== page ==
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What foods are high in umami ("savoriness") and how can I cook them to maximise the umami taste?

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Seems kind of open-ended to me... I'm not really sure how people are supposed to answer this. –  Aaronut Jul 19 '10 at 14:08
you are probably right Aaronut, I saw it mentioned in another post and it got me wanting to know... –  Sam Holder Jul 19 '10 at 14:14
Too broad to be really answerable. –  JSBձոգչ Jul 19 '10 at 15:33
Shall I delete this? There are no votes to close yet.... –  Sam Holder Jul 19 '10 at 16:40
I don't think you'll be able to delete it with upvoted answers. I guess it's okay, as a wiki; at least it introduces a concept that some people may not know [much] about. 'Course, the entire thread needs to be wikified, not just the question. –  Aaronut Jul 20 '10 at 1:06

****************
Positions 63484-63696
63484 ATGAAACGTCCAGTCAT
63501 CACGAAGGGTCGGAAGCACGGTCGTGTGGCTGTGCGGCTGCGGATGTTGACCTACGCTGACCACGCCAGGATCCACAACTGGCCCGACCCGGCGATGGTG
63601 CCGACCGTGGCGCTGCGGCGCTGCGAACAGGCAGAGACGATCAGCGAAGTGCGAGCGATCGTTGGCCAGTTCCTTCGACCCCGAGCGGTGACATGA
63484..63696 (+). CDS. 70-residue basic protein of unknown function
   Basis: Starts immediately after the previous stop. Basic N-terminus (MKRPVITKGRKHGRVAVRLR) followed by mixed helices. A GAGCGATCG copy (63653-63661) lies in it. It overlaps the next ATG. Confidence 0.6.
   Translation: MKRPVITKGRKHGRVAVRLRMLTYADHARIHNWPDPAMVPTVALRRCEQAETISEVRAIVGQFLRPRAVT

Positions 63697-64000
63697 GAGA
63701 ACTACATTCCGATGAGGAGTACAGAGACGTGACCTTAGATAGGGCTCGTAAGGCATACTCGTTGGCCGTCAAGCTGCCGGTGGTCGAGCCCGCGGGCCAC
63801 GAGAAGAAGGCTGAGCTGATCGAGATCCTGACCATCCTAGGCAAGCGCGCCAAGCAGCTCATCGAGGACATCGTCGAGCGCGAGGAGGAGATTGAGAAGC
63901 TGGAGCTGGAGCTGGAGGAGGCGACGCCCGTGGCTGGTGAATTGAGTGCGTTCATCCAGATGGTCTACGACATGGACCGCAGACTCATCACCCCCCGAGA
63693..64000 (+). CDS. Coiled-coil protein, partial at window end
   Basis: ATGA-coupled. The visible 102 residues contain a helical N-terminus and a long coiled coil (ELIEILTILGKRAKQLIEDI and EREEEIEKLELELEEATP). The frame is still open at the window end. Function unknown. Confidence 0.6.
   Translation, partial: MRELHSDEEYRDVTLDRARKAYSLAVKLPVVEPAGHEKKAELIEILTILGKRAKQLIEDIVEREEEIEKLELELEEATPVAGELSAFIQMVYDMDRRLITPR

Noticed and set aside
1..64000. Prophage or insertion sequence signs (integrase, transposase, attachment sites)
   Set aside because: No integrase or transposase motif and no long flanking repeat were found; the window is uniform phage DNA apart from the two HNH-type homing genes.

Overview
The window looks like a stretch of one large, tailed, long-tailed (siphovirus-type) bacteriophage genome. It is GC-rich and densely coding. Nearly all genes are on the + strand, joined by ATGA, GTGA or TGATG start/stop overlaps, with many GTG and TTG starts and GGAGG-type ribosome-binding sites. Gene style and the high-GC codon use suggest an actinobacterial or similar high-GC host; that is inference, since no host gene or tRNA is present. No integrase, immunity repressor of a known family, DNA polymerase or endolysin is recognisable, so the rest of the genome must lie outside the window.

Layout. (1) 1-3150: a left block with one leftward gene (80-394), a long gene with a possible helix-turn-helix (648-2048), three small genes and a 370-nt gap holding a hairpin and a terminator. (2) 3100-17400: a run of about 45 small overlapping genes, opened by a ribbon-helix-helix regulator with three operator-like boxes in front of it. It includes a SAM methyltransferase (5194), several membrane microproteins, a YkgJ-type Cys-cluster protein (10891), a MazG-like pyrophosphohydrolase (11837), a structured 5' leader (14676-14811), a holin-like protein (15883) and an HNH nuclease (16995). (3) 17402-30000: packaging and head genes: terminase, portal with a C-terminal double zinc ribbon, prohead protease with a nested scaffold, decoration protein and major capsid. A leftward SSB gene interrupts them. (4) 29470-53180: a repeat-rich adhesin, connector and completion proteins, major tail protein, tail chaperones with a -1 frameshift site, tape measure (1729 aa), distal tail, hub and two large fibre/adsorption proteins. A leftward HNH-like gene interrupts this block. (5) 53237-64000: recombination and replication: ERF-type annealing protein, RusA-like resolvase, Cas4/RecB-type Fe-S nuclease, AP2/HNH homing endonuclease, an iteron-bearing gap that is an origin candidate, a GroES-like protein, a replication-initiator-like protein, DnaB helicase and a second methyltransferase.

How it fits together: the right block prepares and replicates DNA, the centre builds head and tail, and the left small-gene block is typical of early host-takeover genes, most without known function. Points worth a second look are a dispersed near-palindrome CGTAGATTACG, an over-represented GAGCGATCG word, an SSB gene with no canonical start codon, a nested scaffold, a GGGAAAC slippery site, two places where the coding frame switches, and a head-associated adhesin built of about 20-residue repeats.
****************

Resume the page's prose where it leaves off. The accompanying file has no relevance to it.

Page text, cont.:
5 Answers 5

up vote 15 down vote accepted

Umami comes from a very specific source: Glutamates and glutamic acid. MSG is a glutamate, so it is one of the best ways to add a bit of umami.

Meat, Kombu seaweed (used to make Dashi, and hence Dashi), mushrooms, onions, cheeses, soy and other beans, most high-protein foods.

Here is a quick list. Most are prepared foods, but it should give you an idea.

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Marmite / Vegemite are also great for bringing out savory flavours.

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  • Anchovies
  • Parmesan cheese
  • Fish
  • Meat
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The insides of Tomato's are high. Heston Blumanthal has a recipe for Tomatoe Ketchup that makes use of this.

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Salting tomatoes really brings it out, too. –  ceejayoz Jul 19 '10 at 15:02

Miso. Yummy, too.

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